The board of trustees of Naeve Health Care Association voted to merge the Albert Lea, Minn., health system into the regional operations of Rochester, Minn.-based Mayo Clinic. The association's full membership will consider the proposal Dec. 11. Albert Lea is 20 miles west of Rochester. The 36-physician Albert Lea Clinic joined Mayo Health System in January. If approved, the Naeve system will merge with the clinic by Dec. 31, 1996. It includes the town's only hospital, 115-bed Naeve Hospital, a home-health agency and other specialty providers.
Sharp HealthCare announced late last week that it will sign a letter of intent to form a partnership with Columbia/HCA Healthcare Corp. San Diego-based Sharp said in a written statement that it and Columbia would be equal owners and have equal governance representation in the partnership. Under the proposal, Sharp would remain a not-for-profit, tax-exempt organization. Half the income generated by the partnership would go to Sharp. Four of Sharp's hospitals-Sharp Hospital Chula Vista (Calif.) Medical Center; Sharp Memorial Hospital, San Diego; Sharp Cabrillo Hospital, San Diego; and Sharp Healthcare Murrieta (Calif.),-along with Sharp Mission Park Medical Group, would be contributed to the partnership. Columbia would contribute Mission Bay Hospital in San Diego and its North Coast Surgery Center to the new venture.
More than two months have passed since the start of the government's 1996 fiscal year, and indications from Washington are that lawmakers are no closer to reaching a budget accord than they were Oct. 1. Some believe a compromise may not be reached until sometime next year.
Talks between White House and congressional Republican negotiators got off to a slow start last week, with Republicans calling on the Clinton administration to release its own Medicare reform plan. Late last week, negotiations broke off until early this week.
Democrats, meanwhile, said no budget deal would be possible unless GOP leaders agree to reduce the $245 billion tax cut included in the Republican package and lower the amount of cuts in projected Medicare and Medicaid spending.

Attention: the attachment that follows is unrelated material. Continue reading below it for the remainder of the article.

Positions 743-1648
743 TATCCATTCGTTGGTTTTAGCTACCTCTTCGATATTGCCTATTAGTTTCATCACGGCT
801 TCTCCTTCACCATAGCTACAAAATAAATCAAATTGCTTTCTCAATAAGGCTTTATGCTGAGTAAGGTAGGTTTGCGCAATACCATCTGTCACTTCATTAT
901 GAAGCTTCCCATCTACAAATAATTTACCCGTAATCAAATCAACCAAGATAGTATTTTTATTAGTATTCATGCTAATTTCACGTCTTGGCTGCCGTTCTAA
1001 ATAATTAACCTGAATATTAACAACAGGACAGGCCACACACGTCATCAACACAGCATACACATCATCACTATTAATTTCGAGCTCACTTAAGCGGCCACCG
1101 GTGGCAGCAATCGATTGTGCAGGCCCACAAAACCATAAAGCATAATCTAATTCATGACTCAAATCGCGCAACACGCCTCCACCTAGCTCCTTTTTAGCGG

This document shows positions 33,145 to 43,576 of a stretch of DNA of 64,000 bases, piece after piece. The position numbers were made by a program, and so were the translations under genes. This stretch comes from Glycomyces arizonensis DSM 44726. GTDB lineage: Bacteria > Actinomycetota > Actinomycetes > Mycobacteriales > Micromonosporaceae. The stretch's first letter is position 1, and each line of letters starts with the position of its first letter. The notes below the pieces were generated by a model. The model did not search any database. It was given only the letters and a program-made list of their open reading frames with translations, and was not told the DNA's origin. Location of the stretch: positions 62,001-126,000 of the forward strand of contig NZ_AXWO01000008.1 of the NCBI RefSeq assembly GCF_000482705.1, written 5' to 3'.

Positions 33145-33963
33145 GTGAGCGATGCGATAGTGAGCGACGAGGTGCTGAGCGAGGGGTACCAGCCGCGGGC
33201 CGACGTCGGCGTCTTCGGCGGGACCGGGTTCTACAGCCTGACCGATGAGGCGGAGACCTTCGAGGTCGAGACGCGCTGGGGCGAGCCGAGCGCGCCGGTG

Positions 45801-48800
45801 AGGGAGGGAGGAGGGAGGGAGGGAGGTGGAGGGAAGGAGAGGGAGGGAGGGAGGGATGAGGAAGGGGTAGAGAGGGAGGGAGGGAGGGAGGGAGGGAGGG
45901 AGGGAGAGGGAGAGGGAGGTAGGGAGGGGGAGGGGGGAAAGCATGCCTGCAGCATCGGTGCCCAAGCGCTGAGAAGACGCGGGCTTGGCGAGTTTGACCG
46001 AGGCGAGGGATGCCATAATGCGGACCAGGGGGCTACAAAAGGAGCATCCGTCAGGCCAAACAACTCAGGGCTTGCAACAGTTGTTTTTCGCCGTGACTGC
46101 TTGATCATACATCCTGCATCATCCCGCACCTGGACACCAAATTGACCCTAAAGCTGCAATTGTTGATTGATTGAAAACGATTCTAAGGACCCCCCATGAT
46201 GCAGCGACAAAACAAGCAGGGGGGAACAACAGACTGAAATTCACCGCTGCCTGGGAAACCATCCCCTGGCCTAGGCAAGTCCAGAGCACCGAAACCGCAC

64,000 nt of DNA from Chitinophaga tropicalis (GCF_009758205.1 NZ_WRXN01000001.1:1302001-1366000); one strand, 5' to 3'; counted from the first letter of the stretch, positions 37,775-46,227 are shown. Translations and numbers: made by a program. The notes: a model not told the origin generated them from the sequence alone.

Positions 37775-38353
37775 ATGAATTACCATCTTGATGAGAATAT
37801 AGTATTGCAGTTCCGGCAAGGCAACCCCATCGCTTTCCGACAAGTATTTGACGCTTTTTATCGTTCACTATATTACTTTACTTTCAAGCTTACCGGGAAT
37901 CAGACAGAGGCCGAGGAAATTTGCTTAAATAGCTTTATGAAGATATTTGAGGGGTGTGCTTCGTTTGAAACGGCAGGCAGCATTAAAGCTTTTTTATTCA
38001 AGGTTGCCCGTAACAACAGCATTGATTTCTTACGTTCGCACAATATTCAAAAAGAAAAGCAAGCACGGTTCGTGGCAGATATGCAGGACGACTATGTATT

Some Democrats on Capitol Hill began assembling a list of desired changes to the GOP budget plan. At the top is retention of a limited Medicaid entitlement.
Under the GOP plan, Medicaid entitlement would be eliminated for nearly all groups-with the exceptions of pregnant women and children with incomes below the federal poverty level and the disabled-in favor of block grants to states.
The GOP plan would reduce projected Medicaid spending by $163.5 billion over seven years, according to the Congressional Budget Office. The CBO projects that under current law Medicaid spending will rise more than 10% annually, from $89 billion this year to $179 billion in 2002.
But Democrats are pushing for what they call a "capped entitlement." Pregnant women, children, the elderly and disabled would still be federally entitled to care, but states would receive a capped amount per beneficiary.
Among the other items on the Democrats' wish list was the elimination of a provision that allows physicians to charge beneficiaries an amount greater than what Medicare reimburses and another that would lower provider payments if budget targets are exceeded.
Many budget negotiators said they were pessimistic that an agreement could be reached this year.
Sen. Edward Kennedy (D-Mass.) said he supported passing a bill that would implement the first year of spending reductions in the GOP plan, then put the policy changes to a vote in next year's presidential election.